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Information from Voice of America, the American Forces Press Service, and the Navy News Service was used to assemble this article.



On 8 April, the container ship Maersk Alabama, which was delivering five thousand tons of food aid to three African countries, came under attack from pirates as it neared its destination port of Mombasa, Kenya. The crew was able to re-take the ship – but the pirates were able to take the captain of the ship, 53-year-old Richard Phillips, hostage, retreating to a lifeboat from the vessel they had tried to seize.


“Captain Phillips’ brave crew of civilian mariners fought back and took one of the pirates hostage and took their ship back,” said Vice Admiral William Gortney, commander of the United States Fifth Fleet.


It was the first time since the 19th century that an American vessel had been seized by pirates, and the first time that one had been hijacked off the coast of East Africa. The piracy epidemic off Somalia had finally touched the United States. How had it happened? The Maersk Alabama was 300 miles off the coast when the pirates boarded.



Jim Wilson, Middle East correspondent for Fairplay International Shipping News, told VOA News in an interview before the hostage crisis was resolved, “The Indian Ocean is just truly a vast sea space. If you’re 300 nautical miles away, then there’s not a lot of help from a warship. Not even an air asset, like a helicopter, is [of] much value at that distance.”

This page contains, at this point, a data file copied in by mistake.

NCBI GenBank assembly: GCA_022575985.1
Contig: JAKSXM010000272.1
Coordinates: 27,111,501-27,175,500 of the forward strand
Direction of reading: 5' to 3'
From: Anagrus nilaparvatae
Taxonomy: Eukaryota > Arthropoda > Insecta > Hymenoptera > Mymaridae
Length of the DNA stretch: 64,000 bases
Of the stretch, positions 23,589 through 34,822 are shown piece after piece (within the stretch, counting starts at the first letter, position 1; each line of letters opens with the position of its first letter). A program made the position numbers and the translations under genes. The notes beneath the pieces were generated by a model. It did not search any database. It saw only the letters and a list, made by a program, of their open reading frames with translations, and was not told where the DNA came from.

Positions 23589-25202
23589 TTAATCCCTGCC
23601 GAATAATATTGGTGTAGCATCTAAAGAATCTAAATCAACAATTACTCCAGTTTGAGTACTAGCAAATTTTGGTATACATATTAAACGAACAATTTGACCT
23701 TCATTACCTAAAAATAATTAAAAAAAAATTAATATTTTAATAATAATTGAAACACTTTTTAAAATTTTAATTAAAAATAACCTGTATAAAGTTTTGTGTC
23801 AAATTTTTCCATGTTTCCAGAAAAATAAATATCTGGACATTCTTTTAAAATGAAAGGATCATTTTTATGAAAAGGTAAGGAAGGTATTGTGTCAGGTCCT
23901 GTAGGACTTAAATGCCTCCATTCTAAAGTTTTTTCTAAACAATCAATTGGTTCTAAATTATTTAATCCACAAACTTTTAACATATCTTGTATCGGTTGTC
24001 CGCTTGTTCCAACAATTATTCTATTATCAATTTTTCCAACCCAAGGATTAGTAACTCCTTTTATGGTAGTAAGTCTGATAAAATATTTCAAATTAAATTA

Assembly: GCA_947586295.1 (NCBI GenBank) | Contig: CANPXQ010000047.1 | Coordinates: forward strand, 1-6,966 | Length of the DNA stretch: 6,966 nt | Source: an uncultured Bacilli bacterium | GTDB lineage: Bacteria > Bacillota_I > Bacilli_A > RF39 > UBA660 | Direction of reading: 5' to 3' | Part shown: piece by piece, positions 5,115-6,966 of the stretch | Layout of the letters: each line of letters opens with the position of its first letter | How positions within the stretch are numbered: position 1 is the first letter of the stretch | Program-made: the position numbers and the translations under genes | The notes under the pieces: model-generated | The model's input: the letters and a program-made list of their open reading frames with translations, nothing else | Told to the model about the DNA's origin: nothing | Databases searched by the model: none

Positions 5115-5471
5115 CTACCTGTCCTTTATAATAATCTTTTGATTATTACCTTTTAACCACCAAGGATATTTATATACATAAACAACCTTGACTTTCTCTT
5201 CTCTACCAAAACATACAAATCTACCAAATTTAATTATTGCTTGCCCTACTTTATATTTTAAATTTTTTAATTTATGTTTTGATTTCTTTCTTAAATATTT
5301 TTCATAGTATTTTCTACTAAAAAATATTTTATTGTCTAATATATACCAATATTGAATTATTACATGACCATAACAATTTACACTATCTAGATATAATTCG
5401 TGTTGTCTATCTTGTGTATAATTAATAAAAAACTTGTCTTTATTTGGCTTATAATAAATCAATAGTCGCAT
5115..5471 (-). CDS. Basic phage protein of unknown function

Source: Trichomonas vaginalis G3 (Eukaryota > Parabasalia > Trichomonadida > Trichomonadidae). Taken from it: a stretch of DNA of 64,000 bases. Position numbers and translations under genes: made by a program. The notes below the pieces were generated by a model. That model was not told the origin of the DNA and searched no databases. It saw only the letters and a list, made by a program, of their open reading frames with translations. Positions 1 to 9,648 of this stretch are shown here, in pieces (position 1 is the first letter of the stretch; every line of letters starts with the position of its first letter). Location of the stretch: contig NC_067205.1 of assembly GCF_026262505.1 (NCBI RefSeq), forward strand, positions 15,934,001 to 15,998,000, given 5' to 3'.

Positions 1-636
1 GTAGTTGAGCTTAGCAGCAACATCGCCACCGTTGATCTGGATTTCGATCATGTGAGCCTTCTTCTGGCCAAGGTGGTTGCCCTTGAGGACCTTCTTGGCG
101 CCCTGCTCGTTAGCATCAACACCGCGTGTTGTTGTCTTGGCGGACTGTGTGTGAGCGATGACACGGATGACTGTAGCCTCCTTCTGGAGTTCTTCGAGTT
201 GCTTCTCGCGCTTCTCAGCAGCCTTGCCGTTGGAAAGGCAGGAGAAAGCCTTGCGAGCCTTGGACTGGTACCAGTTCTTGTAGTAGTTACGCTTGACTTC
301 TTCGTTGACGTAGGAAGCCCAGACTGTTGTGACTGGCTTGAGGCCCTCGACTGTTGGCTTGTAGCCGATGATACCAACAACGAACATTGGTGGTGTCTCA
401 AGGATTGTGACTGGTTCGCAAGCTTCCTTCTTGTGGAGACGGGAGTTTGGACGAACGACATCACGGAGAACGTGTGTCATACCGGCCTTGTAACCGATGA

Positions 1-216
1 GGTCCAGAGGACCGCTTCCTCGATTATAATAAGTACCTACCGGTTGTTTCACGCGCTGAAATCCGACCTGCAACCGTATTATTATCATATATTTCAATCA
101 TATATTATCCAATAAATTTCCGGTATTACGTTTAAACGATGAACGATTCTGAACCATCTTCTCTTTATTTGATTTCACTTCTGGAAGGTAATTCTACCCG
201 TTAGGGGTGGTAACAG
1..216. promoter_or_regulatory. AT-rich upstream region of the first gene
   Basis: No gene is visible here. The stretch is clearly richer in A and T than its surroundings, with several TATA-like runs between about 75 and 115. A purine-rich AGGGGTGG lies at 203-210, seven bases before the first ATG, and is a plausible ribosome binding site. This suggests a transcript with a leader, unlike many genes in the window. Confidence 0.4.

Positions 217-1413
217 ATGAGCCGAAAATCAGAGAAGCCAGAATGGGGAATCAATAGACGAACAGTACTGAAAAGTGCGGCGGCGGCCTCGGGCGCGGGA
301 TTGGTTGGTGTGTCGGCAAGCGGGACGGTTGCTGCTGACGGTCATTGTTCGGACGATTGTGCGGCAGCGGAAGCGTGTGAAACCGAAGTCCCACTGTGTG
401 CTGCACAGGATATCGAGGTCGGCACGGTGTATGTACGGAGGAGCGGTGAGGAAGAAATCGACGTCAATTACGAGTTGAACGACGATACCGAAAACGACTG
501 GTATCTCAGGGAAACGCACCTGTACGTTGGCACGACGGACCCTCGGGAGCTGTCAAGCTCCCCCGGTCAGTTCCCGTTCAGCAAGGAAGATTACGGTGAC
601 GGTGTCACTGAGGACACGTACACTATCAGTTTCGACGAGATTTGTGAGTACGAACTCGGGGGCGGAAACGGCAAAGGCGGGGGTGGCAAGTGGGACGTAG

Indeed, all too often, Wilson added, “They actually take them by surprise. One of the best and first lines of defense is looking out the window. In this day of satellites and GPS and all kinds of technological gizmos, there’s no real substitute for the human…eyeball. Look out the window.”


Describing a Somali pirate attack for VOA, he added, “They come up fast and they’ll do one of two things. Either they’ll throw a grappling hook over (and) climb up. Or…they’ll start shooting at you. Now, a lot of sailors will simply stop when they’re confronted with pirates wielding AK-47s and RPGs.”



The first American vessel to respond, the Arleigh Burke-class destroyer USS Bainbridge (DDG 96), was on the scene the next day, touching off a four-day standoff with the four pirates in the lifeboat, which had run out of gas.


USS Bainbridge was part of Combined Task Force 151, a U.S. Navy force sent to combat piracy off the Somali coast. Task Force 151’s task is immense – it is responsible for over 1.1 million square miles of ocean. With 12 to 16 ships from a variety of navies, including the Royal Navy and the Royal Danish Navy, the task is daunting – and in the case of the Maersk Alabama, it meant help was 300 miles away when the pirates struck. In fact, Admiral Gortney stated in a U.S. Navy release prior to the Maersk Alabama standoff that over 60 ships would be needed to properly secure the area.


Bainbridge was only the first response. Additional naval vessels included the amphibious assault ship USS Boxer (LHD 4), which had not only helicopters that could carry Marines or Navy SEALs but also some of the finest medical facilities afloat.



The drama was heightened when Captain Phillips attempted to escape his captors on 10 April by jumping into the sea and swimming to the nearby Bainbridge. The pirates recaptured him and brought him back aboard the lifeboat.